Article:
Access to health care cannot be tossed aside

Access to health care cannot be tossed aside
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Medicaid has been sending letters to millions of patients across the country that is critical to their futures — and if ignored, it can cost them their health. 

Starting this month in Illinois, the Illinois Department of Healthcare and Family Services has been mailing letters to covered individuals stating that they must choose a managed Medicaid plan within 30 days or they will be automatically assigned to a plan based on factors such as home address and the network of their primary care provider. 

In Colorado, some 1.8 million pieces of mail from government sources to program recipients, including Medicaid, are returned each year as they are deemed undeliverable. In Louisiana recently, 46,000 Medicaid recipients lost coverage because they did not respond to mailings. This is happening in every state. 


There are 3.1 million Medicaid recipients in the state of Illinois, which is about 25 percent of the state population. About 47 percent of Illinois Medicaid recipients live in Cook County

Medicaid is automatically assigning enrollees without evaluating the quality of the insurance plan or whether complex care needs will require visits to multiple specialists. 

Working as a pediatric rehabilitation physician for the past eight years, treating thousands of patients with lifetime disabilities, losing a patient to follow up for an extended period can be detrimental, resulting in the inability to obtain medications, braces, equipment, and therapies that can sometimes lead to hospitalizations or surgeries.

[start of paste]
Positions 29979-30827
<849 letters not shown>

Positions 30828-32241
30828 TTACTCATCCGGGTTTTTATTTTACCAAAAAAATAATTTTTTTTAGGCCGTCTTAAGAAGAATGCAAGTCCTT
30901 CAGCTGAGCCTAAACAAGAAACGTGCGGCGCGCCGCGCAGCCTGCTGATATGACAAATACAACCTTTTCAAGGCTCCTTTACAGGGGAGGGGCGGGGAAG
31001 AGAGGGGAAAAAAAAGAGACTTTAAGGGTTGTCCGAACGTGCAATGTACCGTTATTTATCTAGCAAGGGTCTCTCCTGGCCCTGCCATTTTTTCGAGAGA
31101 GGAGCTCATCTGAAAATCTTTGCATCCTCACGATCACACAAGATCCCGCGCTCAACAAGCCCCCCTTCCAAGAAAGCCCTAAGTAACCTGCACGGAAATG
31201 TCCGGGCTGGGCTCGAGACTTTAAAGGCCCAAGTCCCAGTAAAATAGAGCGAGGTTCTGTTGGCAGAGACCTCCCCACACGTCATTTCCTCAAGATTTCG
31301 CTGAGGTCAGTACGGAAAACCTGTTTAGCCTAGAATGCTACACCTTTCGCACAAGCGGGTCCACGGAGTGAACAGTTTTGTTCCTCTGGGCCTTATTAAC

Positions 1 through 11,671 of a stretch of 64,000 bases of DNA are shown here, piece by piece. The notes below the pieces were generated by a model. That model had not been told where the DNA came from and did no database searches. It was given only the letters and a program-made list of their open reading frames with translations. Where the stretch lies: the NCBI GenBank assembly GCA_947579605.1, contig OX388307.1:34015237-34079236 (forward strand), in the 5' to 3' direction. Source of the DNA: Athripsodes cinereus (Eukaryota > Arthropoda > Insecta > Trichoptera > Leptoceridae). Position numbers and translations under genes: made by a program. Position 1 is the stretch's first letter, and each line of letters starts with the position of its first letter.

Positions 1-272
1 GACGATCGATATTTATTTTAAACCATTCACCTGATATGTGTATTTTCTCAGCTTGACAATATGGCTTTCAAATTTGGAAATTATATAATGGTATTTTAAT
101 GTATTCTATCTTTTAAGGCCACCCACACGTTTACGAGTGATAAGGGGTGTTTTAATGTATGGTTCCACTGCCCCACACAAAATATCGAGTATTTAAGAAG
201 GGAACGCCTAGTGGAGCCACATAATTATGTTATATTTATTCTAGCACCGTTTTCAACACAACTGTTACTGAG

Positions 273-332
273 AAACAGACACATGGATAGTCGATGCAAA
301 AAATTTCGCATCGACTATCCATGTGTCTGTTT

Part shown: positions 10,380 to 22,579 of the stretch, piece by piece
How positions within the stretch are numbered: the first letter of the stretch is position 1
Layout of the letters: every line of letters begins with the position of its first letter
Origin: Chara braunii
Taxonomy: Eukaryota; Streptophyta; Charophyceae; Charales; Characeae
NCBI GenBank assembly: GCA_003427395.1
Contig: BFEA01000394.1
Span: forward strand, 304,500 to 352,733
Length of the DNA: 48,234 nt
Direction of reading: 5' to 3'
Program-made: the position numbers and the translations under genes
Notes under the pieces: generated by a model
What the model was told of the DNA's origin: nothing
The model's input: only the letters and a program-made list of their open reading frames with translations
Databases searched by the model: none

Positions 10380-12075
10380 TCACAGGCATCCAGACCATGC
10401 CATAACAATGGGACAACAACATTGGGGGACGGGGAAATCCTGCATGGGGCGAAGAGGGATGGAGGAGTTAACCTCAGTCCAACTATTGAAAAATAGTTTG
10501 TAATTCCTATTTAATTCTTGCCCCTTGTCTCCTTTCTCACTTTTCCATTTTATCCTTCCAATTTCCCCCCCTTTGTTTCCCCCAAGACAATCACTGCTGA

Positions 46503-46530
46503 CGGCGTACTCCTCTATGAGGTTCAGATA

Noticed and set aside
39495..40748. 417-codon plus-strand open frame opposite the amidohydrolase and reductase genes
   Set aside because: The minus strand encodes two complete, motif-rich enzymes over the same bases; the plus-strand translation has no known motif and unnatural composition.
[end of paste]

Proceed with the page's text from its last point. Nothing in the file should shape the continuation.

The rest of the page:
When patients are lost to follow up, they often return in dire need of interventions that may not have been necessary had they continued to receive regular medical care. Denying access to healthcare to a child is a form of neglect and should not be allowed based on whether someone failed to read a letter or errors made in a computer system.

Patients often choose a primary care doctor close to home so that sick visits and regular checkups will be convenient. They then use a more extensive hospital system farther from home for their appointments with a specialist.

Reassigning a patient into a plan that allows them to see their primary care provider but does not allow the patient to see their specialty providers results in patients being lost to follow up for several months. 

I know firsthand that this is harmful. 

Recently, I saw a 15-year-old boy who had been lost to follow up for more than a year. He had cerebral palsy with spastic quadriplegia, seizures, and a feeding tube. His mother continued to qualify for Medicaid. Yet, this child was unable to receive new foot braces to help with standing or positioning, and his mother was forced to purchase all medications out of pocket because her Medicaid enrollment status was listed as inactive in the computer system. 

Without insurance coverage, she was forced to place specific treatments on hold due to cost and purchase the medicines that she could afford with her income. This was a hardship.